The focus of the course is to teach students how to help victims, how to understand the process of victimization and how to talk about their experiences.
Mabel Avalos and other El Paso-area counselors have used skills they originally learned to help children of military personnel from nearby Fort Bliss.
Children fleeing from the cross-border violence and those whose parents have been in combat share issues such as separation or loss of a parent, she said. But unlike military children, those coming from Mexico have sometimes been exposed to violence or been victims themselves.
“We tackle the problem, but we are not solving it,” Avalos said. “I don’t see the community realizing it’s a problem.”
She still has difficulty talking about how she had to explain to two siblings who had bullets lodged inside them why doctors refused to take out the slugs and instead waited for their bodies to push them out.
In Leal’s district, counselors talk about how children fear for the safety of their relatives across the border in Mexico.
“I know of a teenager that crosses every day to see if his grandparents are still alive in Matamoros,” just across the border from Brownsville, she said.
Susana Jones, a counselor in the El Paso area, said students who have been exposed to violence express their anger by fighting in school and talking back to teachers.
“After my brother escaped an attempted kidnapping, he started having anger issues. He would talk back to his teachers and eventually got expelled,” recalls Carlos Gallardo, who graduated from Cathedral last summer.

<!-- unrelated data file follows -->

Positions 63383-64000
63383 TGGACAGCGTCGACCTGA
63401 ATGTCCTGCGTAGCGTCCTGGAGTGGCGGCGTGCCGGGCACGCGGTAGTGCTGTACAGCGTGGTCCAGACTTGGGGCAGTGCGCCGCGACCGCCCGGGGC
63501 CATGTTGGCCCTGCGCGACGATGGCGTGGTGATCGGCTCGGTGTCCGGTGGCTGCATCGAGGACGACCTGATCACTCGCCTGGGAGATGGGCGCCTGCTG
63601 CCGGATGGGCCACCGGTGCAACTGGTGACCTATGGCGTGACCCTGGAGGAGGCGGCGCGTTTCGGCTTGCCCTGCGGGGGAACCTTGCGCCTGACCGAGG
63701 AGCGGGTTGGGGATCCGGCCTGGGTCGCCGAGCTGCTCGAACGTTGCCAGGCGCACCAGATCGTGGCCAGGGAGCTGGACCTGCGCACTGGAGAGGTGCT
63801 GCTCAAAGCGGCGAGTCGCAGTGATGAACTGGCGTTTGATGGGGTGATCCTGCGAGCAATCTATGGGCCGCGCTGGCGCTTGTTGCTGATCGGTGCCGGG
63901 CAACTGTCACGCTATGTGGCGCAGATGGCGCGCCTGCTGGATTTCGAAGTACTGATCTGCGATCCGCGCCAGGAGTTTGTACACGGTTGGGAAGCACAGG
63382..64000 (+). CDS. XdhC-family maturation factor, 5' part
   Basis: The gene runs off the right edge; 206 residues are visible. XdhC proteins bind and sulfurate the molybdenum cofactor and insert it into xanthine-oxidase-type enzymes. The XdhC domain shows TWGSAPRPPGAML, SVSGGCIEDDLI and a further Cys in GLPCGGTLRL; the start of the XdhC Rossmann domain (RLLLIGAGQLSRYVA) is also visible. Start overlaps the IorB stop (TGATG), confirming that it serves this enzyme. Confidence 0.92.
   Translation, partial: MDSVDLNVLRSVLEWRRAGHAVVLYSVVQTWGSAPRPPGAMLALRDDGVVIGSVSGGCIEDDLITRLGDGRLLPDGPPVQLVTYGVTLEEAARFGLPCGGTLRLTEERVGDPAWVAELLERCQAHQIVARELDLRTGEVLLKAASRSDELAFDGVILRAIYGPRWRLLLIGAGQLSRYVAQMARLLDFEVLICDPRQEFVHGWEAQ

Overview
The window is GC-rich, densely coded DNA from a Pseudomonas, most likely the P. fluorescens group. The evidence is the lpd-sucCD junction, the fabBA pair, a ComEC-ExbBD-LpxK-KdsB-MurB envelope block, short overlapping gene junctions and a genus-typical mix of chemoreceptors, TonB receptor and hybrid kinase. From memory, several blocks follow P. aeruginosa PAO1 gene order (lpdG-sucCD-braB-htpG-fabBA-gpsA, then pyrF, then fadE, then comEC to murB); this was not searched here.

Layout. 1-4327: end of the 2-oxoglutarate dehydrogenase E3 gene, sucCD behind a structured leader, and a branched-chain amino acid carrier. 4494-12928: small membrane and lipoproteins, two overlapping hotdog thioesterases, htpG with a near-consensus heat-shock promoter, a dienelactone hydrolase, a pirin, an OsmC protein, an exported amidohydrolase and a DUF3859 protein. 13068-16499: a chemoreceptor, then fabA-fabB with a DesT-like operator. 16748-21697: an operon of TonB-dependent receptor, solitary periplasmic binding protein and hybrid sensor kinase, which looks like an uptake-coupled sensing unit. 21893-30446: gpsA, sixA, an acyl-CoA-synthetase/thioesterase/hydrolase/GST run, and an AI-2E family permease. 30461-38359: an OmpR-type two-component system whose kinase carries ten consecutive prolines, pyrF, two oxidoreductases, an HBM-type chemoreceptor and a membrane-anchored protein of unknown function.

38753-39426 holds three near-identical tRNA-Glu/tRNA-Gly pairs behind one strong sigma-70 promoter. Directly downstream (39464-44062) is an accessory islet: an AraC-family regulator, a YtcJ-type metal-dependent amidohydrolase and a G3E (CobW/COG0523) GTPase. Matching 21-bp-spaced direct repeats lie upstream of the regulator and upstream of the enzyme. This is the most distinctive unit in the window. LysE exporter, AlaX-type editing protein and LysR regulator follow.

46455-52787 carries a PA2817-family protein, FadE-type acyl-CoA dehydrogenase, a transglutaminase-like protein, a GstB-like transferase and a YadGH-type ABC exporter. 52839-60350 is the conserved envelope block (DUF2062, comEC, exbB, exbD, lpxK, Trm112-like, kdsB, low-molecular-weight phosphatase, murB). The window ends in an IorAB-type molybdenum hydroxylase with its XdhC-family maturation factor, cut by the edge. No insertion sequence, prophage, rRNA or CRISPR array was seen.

When the two Cathedral students were gunned down in February, the slayings brought the cost of war back to the classroom.
“One of them sat right behind me, and it felt really weird whenever I’d look back and see the empty desk,” said Carlos Gomez, a student who founded a group called Hope Without Borders, which focuses on raising awareness about violence affecting children and teenagers in general.
Many of the children already were struggling with poverty and now must confront “the overwhelming experiences of their worst nightmares and fears coming true,” said Steven Marans, director of the National Center for Children Exposed to Violence at the Yale Child Study Center.
In the long term, if the children do not get help, victims can turn into victimizers.
“If you can’t concentrate, and you can’t do well in school, you can’t find mastery in academics, so they find mastery using their strength” upon others, Marans said.
Victims in the drug war are often stigmatized by people who believe they had something to do with the drug trade.
In reality, said Laura Olague, executive director at the Children’s Grief Center in El Paso, some of them were targeted for not paying extortion or got caught in the crossfire.
According to a study by the Geneva-based Internal Displacement Monitoring Centre, about 115,000 Mexicans have taken refuge in the United States since violence spiked in their country in 2006.